April 2014
Volume 55, Issue 13
Free
ARVO Annual Meeting Abstract  |   April 2014
Use of mini-capsulorhexis in the Phaco-Ersatz technique for cataract surgery in a rabbit model
Author Affiliations & Notes
  • Esdras A Arrieta
    Ophthalmic Biophysics Center, Bascom Palmer Eye Institute, University of Miami Miller School of Medicine, Miami, FL
  • Mariela C Aguilar
    Ophthalmic Biophysics Center, Bascom Palmer Eye Institute, University of Miami Miller School of Medicine, Miami, FL
  • Alejandro Arboleda
    Ophthalmic Biophysics Center, Bascom Palmer Eye Institute, University of Miami Miller School of Medicine, Miami, FL
    Department of Biomedical Engineering, University of Miami College of Engineering, Coral Gables, FL
  • Mukesh Taneja
    Ophthalmic Biophysics Center, Bascom Palmer Eye Institute, University of Miami Miller School of Medicine, Miami, FL
    LV Prasad Eye Institute, Hyderabad, India
  • Pravin Vaddavalli
    LV Prasad Eye Institute, Hyderabad, India
  • Jukka Moilanen
    Helsinki University Central Hospital, Helsinki, Finland
    Vision Cooperative Research Centre, Brien Holden Vision Institute, UNSW, Sydney, NSW, Australia
  • Fabrice Manns
    Ophthalmic Biophysics Center, Bascom Palmer Eye Institute, University of Miami Miller School of Medicine, Miami, FL
    Department of Biomedical Engineering, University of Miami College of Engineering, Coral Gables, FL
  • Victor Hernandez
    Ophthalmic Biophysics Center, Bascom Palmer Eye Institute, University of Miami Miller School of Medicine, Miami, FL
    Department of Biomedical Engineering, University of Miami College of Engineering, Coral Gables, FL
  • Jason Watling
    Vision Cooperative Research Centre, Brien Holden Vision Institute, UNSW, Sydney, NSW, Australia
  • Jean-Marie A Parel
    Ophthalmic Biophysics Center, Bascom Palmer Eye Institute, University of Miami Miller School of Medicine, Miami, FL
    Vision Cooperative Research Centre, Brien Holden Vision Institute, UNSW, Sydney, NSW, Australia
  • Footnotes
    Commercial Relationships Esdras Arrieta, None; Mariela Aguilar, None; Alejandro Arboleda, None; Mukesh Taneja, None; Pravin Vaddavalli, None; Jukka Moilanen, None; Fabrice Manns, BHVI-UM Patent Application (P); Victor Hernandez, None; Jason Watling, None; Jean-Marie Parel, BHVI-UM Patent Application (P)
  • Footnotes
    Support None
Investigative Ophthalmology & Visual Science April 2014, Vol.55, 2804. doi:
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      Esdras A Arrieta, Mariela C Aguilar, Alejandro Arboleda, Mukesh Taneja, Pravin Vaddavalli, Jukka Moilanen, Fabrice Manns, Victor Hernandez, Jason Watling, Jean-Marie A Parel; Use of mini-capsulorhexis in the Phaco-Ersatz technique for cataract surgery in a rabbit model. Invest. Ophthalmol. Vis. Sci. 2014;55(13):2804.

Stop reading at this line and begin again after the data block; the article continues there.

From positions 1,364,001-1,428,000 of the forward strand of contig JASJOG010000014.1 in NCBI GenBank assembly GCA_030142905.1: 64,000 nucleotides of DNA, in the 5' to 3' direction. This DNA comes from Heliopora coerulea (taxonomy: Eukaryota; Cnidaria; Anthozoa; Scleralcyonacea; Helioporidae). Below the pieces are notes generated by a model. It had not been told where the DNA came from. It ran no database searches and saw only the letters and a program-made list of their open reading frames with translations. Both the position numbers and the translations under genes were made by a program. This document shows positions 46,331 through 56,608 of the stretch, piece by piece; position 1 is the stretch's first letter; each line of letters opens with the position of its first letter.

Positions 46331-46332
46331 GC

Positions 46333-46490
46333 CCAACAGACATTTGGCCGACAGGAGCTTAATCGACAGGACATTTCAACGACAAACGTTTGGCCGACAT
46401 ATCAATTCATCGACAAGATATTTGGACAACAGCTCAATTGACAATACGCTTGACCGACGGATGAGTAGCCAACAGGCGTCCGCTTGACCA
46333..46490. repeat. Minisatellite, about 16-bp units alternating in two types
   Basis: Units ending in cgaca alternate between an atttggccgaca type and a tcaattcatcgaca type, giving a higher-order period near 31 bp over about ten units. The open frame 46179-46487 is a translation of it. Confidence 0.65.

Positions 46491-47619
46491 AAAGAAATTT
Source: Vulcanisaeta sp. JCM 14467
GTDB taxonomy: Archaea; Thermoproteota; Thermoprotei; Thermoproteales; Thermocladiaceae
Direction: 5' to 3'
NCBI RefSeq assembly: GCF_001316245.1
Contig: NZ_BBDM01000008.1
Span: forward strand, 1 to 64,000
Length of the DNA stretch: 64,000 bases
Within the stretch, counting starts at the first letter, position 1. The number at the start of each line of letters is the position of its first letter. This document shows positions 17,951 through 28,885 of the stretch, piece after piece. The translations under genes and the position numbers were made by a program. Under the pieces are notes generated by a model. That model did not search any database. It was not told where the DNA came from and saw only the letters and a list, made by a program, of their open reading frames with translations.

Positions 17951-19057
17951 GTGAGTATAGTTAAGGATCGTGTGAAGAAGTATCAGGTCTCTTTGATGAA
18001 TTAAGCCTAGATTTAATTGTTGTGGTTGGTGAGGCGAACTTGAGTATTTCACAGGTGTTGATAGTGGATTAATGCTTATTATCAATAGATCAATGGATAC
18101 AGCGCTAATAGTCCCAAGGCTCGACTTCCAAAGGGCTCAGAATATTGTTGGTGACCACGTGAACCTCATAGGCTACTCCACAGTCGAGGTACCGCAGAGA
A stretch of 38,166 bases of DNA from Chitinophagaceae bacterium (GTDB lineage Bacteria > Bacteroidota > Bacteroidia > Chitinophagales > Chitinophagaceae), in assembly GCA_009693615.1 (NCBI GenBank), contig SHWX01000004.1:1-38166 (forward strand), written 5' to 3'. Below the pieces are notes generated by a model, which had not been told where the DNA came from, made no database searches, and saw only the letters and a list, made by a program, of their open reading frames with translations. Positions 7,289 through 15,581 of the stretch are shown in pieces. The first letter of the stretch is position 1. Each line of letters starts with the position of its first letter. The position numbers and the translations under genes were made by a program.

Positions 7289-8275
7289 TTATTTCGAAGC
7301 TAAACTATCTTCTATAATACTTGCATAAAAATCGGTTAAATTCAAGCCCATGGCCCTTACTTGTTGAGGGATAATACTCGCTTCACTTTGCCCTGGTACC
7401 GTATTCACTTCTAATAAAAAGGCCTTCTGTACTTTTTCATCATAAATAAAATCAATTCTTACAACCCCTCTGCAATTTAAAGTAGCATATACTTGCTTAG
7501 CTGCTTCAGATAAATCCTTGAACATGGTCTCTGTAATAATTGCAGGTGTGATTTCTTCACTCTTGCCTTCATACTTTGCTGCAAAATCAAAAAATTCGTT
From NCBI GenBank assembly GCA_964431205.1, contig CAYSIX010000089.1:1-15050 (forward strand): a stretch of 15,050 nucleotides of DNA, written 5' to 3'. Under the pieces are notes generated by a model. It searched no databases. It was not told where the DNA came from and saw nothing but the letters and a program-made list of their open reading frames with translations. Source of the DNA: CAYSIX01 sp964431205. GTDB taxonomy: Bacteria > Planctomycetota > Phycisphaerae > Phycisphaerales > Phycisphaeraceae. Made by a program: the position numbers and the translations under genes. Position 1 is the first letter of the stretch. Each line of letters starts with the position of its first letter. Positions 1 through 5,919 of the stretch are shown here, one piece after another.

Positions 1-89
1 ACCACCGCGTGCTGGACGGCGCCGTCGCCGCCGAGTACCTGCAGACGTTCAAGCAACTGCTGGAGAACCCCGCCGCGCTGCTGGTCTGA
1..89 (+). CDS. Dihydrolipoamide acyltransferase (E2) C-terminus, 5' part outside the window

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      © ARVO (1962-2015); The Authors (2016-present)

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Abstract 
 
Purpose
 

To assess safety and feasibility of phacoemulsification and refilling the capsular bag with a clear polymer through a mini-capsulorhexis (MCR), followed by crosslinking the polymer in a rabbit model.

 
Methods
 

104 eyes of 86 NZW rabbits under general anesthesia were operated by four surgeons (3 in training) over an 18 month period using 4 types of polymers; a double paracentesis was performed, the anterior chamber refilled with viscoelastic, a manual MCR was performed, phacoemulsification with a 0.7mm tip, the rhexis was closed with a miniature capsulorhexis valve (MCV) (Fig 1) and subsequent injection of the polymer was performed using a curved blunt 0.55mm cannula. The clear cornea incision was closed with a single 10-0 nylon and the polymer was crosslinked. Clinical biomicroscopy, tonometry, gonioscopy and funduscopy were performed post-op in all animals at different time points and clinical data was collected.

 
Results
 

Manual MCR ranged 1.19±0.38mm. The most common complications during surgery was MCR tearing in 26 eyes (25 %), anterior capsule tearing in 8 eyes (7.69%), posterior capsule tearing in 9 eyes (8.65%) and leaking polymer during injection was observed in 22 eyes (21.15%). Postoperative clinical features observed were fibrosis around the MCR, posterior synechiae and posterior capsule opacification. In the more recent procedures refraction changes were assessed with an intraoperative autorefractometer adapted to the surgical microscope (OPMI, Fig 2).

 
Conclusions
 

Phacoemulsification through a mini-capsulorhexis is feasible and a safe technique (Fig 1). Learning curve is short. The most common complication was rhexis tearing that might be avoidable using a femto-second laser. All polymers tested were easy to inject, safe and biocompatible. Further studies are underway to assess the accuracy of intraoperative autorefractometer controlled lens refilling.

 
 
Minicapsulorrhexis Valve (MCV)
 
Minicapsulorrhexis Valve (MCV)
 
 
Intraoperative autorefractometer mounted onto the surgical microscope
 
Intraoperative autorefractometer mounted onto the surgical microscope
 
Keywords: 404 accommodation • 445 cataract • 676 refraction  
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